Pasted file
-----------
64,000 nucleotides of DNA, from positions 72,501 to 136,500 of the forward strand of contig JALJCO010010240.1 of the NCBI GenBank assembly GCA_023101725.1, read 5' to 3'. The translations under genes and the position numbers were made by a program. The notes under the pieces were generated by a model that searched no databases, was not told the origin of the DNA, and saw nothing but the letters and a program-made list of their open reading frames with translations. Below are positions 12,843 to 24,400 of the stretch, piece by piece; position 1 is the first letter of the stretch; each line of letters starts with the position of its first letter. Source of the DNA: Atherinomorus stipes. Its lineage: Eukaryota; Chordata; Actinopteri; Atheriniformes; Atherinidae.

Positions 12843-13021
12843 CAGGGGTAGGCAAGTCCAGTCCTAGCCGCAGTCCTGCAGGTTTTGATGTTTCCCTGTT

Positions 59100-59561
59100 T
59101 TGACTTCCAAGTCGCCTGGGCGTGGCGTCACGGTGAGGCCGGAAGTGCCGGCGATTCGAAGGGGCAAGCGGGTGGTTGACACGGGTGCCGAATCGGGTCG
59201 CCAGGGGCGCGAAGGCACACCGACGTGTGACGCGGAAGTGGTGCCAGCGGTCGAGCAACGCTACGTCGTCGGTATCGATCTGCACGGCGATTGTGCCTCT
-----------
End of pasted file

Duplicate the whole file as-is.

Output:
64,000 nucleotides of DNA, from positions 72,501 to 136,500 of the forward strand of contig JALJCO010010240.1 of the NCBI GenBank assembly GCA_023101725.1, read 5' to 3'. The translations under genes and the position numbers were made by a program. The notes under the pieces were generated by a model that searched no databases, was not told the origin of the DNA, and saw nothing but the letters and a program-made list of their open reading frames with translations. Below are positions 12,843 to 24,400 of the stretch, piece by piece; position 1 is the first letter of the stretch; each line of letters starts with the position of its first letter. Source of the DNA: Atherinomorus stipes. Its lineage: Eukaryota; Chordata; Actinopteri; Atheriniformes; Atherinidae.

Positions 12843-13021
12843 CAGGGGTAGGCAAGTCCAGTCCTAGCCGCAGTCCTGCAGGTTTTGATGTTTCCCTGTT

Positions 59100-59561
59100 T
59101 TGACTTCCAAGTCGCCTGGGCGTGGCGTCACGGTGAGGCCGGAAGTGCCGGCGATTCGAAGGGGCAAGCGGGTGGTTGACACGGGTGCCGAATCGGGTCG
59201 CCAGGGGCGCGAAGGCACACCGACGTGTGACGCGGAAGTGGTGCCAGCGGTCGAGCAACGCTACGTCGTCGGTATCGATCTGCACGGCGATTGTGCCTCT